Uber has backed down from its threat to leave the Canadian province of Quebec over new rules it felt were too restrictive.
The ride-sharing company, based in San Francisco, was due to halt its operations in the province on Saturday.
“With the recent appointment of Minister André Fortin at the Ministry of Transport, we recognize that there is an opportunity to establish a constructive dialogue aimed at finding a lasting solution for riders and drivers in Quebec,” said by Jean-Nicolas Guillemette, Uber’s General Manager in Quebec.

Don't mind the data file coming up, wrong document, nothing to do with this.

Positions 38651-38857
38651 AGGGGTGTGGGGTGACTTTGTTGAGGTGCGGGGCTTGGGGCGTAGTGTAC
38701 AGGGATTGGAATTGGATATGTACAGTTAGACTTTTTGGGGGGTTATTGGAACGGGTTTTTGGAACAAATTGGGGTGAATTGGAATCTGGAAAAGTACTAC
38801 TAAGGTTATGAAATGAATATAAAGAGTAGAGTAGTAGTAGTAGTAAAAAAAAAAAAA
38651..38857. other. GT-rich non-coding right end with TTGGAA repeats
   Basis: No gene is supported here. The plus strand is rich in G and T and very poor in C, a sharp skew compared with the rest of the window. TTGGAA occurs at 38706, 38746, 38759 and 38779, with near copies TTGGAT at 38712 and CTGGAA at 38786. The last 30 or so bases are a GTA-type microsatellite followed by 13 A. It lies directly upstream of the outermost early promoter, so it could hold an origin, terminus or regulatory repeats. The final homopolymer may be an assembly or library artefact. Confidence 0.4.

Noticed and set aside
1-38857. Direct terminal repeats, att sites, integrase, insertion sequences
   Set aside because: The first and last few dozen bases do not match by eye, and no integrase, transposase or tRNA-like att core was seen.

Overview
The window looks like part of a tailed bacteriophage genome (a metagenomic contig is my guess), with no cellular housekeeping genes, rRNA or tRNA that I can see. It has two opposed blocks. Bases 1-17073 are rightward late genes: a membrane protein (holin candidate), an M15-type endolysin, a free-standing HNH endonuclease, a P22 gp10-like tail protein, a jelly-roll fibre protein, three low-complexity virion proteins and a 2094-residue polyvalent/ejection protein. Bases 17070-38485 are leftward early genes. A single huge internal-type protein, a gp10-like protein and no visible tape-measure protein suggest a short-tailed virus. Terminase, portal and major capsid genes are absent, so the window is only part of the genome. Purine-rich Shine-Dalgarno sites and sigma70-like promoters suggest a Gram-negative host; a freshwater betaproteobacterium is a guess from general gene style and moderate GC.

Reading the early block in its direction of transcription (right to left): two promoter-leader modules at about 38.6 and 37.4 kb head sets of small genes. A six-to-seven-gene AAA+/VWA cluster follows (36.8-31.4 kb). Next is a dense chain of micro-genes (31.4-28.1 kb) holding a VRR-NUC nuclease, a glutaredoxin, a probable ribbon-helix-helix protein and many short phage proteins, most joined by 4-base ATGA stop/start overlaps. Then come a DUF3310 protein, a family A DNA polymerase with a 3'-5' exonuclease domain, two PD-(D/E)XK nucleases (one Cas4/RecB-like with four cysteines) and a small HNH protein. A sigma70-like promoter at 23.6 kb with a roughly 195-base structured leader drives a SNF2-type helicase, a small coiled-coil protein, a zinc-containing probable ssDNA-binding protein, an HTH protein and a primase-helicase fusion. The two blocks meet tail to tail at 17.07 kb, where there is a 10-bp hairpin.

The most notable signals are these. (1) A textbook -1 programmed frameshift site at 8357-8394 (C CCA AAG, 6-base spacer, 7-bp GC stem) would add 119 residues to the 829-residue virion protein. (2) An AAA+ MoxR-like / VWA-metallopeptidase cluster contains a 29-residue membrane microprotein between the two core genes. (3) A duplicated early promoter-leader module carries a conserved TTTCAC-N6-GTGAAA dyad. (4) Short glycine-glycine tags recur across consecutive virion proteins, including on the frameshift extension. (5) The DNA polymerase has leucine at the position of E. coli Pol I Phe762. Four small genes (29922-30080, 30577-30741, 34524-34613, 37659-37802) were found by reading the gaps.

The company was concerned about regulations that will require drivers to undergo police background checks.
Uber drivers will also need to complete 35 hours of training, up from 20, before being allowed to pick up passengers.
Those rules came out in September, almost a year after the provincial government agreed to let Uber operate in Quebec on a trial basis.
New provincial transport minister Andre Fortin said on Friday that current Uber drivers will now have up to two years to get police background checks, as opposed to going through a criminal check with a private company.
Drivers who sign on after 15 October will need to complete the check within eight weeks.
All Uber drivers will still need to complete the extended training course, placing them on par with taxi drivers in Quebec.